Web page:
Note that in each case, the commas always separate arguments - unlike some languages, ommas are not used for 'joining' parts of a string in Ruby (though some methods are defined to use their arguments to give that effect. e.g. 'watch "label", value')

Re: Rails - I really have no idea, as I've never used Rails. As I understand it, it is a platform for web development using Ruby, and is mostly intended as a way to produce fully fledged executable programs.
However, there are couple of factors that could make life tricky - not specific to Rails, but common to integrating any other "3rd party" features into FS...
1) Libraries
Rails relies very heavily on libraries of new classes and methods - and FS Ruby doesn't even come supplied with the "standard" libraries that would be part of a full Ruby installation. This can be overcome to a degree with some nifty file management - but could involve editing some library source code, so that everything looks in the right place for any required files.
2) Compiler compatibility
A great deal of libraries and "gems" consist of very fast code compiled from 'C'. But there are different compilers that can be usde for building the final executable code. The FS code base has all been created with Microsoft tools - but the Ruby community, being very 'open-source' oriented, tends to shun using Microsoft apps. So the majority of 'gems' are compiled using open-source compilers, meaning that their methods/classes etc. cannot always be used within FS.
It may be possible to work around this too - but it would be hard work, as you would need to use the Microsoft tools to re-compile all of the required Ruby 'extras' from their source code.
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Re: I'm ready to kickstart at Ruby!(ruby illiterate)

Postby Nowhk » Thu Oct 30, 2014 3:18 pm

So, how can i print (on a new line into a Text string module)? Should I need to "append" the whole result into a string and then ouput it?

In a cycle for example, making the whole string could take lots of resources:

Code: Select all
@outputStr = ""
for j in 0...12000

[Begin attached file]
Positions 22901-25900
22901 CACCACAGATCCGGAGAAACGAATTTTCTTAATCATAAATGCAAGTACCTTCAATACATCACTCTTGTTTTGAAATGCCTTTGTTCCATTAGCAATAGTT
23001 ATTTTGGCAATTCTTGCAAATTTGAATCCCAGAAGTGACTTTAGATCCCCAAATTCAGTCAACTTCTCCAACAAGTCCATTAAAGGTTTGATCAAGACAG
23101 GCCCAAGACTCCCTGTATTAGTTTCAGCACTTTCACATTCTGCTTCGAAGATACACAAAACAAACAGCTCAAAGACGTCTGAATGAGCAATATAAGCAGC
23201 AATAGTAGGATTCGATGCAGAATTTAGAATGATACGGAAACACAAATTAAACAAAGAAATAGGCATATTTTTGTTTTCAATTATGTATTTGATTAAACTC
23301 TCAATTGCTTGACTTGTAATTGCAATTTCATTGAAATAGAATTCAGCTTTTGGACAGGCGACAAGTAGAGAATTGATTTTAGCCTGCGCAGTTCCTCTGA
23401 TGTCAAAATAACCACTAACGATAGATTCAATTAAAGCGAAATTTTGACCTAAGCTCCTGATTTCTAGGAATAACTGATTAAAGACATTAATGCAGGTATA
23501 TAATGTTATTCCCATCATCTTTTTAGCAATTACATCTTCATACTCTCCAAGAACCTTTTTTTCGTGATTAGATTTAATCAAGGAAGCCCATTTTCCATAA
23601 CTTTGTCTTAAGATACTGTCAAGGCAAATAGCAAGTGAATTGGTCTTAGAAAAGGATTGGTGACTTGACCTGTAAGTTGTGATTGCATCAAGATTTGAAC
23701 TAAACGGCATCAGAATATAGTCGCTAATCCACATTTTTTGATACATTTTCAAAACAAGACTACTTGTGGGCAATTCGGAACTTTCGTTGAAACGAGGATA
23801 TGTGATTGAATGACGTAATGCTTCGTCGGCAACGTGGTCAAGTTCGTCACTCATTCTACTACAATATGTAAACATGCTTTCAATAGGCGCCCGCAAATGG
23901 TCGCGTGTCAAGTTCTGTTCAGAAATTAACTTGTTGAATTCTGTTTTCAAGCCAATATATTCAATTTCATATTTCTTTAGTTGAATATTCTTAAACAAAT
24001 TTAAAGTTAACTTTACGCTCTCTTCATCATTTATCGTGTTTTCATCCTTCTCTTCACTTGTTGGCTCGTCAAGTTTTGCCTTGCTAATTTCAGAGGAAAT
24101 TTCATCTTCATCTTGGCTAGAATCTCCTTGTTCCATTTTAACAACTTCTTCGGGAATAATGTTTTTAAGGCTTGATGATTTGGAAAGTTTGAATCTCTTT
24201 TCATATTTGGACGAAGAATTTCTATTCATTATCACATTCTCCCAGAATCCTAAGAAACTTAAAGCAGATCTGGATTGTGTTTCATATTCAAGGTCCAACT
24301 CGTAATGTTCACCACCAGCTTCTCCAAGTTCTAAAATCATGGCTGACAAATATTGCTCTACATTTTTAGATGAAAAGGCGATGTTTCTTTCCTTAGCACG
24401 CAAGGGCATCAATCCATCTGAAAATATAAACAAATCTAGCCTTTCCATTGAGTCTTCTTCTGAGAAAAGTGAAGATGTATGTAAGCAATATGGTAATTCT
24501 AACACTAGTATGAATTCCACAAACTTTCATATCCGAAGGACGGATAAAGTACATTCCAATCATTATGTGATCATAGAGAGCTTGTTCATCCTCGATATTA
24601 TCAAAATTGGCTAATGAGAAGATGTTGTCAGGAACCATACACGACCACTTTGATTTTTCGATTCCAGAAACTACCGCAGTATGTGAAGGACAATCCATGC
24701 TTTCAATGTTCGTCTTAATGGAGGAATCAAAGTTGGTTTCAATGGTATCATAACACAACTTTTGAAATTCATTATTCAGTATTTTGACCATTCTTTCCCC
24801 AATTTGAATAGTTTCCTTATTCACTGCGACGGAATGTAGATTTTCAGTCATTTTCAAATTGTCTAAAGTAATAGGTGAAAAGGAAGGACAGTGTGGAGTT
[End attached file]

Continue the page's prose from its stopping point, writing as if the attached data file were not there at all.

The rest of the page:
@outputStr += "index[" + j.to_s + "] = "+ @myArray[j].to_s + "\n"
end
output @outputStr

Is this the only way on FS? Since puts or print does not work...
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Re: I'm ready to kickstart at Ruby!(ruby illiterate)

Postby tulamide » Sat Nov 01, 2014 1:44 am

Nowhk wrote:So, how can i print (on a new line into a Text string module)? Should I need to "append" the whole result into a string and then ouput it?

In a cycle for example, making the whole string could take lots of resources:

Code: Select all
@outputStr = ""
for j in 0...12000
    @outputStr += "index[" + j.to_s + "] = "+ @myArray[j].to_s + "\n"
end
output @outputStr

Is this the only way on FS? Since puts or print does not work...

No, arrays are very versatile. Methods like 'map', 'with_index' or 'join' are very helpful here. Here's the above realized with array's methods alone:
Code: Select all
output @myArray.map.with_index{|cell, i| "index[#{i}] = " + "#{cell}\n"}.join
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Re: I'm ready to kickstart at Ruby!(ruby illiterate)

Postby Nowhk » Sat Nov 01, 2014 9:57 am

But what if I want to append to "watch" (i.e. print new line) any iteration inside a cycle? So I can see at every step what was the result. Not just the end of the processing (which is what "puts" does, or println in c++).
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Re: I'm ready to kickstart at Ruby!(ruby illiterate)

Postby TheOm » Sat Nov 01, 2014 2:18 pm

Maybe try something like this simple logger that just displays the last few outputs
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Re: I'm ready to kickstart at Ruby!(ruby illiterate)

Postby tulamide » Sun Nov 02, 2014 7:50 am

Nowhk wrote:But what if I want to append to "watch" (i.e. print new line) any iteration inside a cycle? So I can see at every step what was the result. Not just the end of the processing (which is what "puts" does, or println in c++).

Now I'm confused. What is it exactly, you're looking for? An explicit example description is better than just a vague hint.

For example, I don't see an issue with something that spits out a text line per cycle. But where is the context? What cycle, what iteration, is it automated or does it have to be a manual solution? Where does the data come from? Etc. :)
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Re: I'm ready to kickstart at Ruby!(ruby illiterate)

Postby Nowhk » Mon Nov 03, 2014 8:44 am

Let say I've the code above:

for j in 0...12000
// somethings like output "index: [" + j.to_s + "]
end

so every time the cycle iterate, I got on a "new line" in the ouput window (or watch window, or wherever I can) see new line at each iteration. Result:

index: [0]
index: [1]
index: [2]
index: [3]
index: [4]
...
index: [11999]

That's typical for debugging iteration on the fly ;)

TheOm's solution seems to show the right solution, but isn't there a native "printer" module? :shock: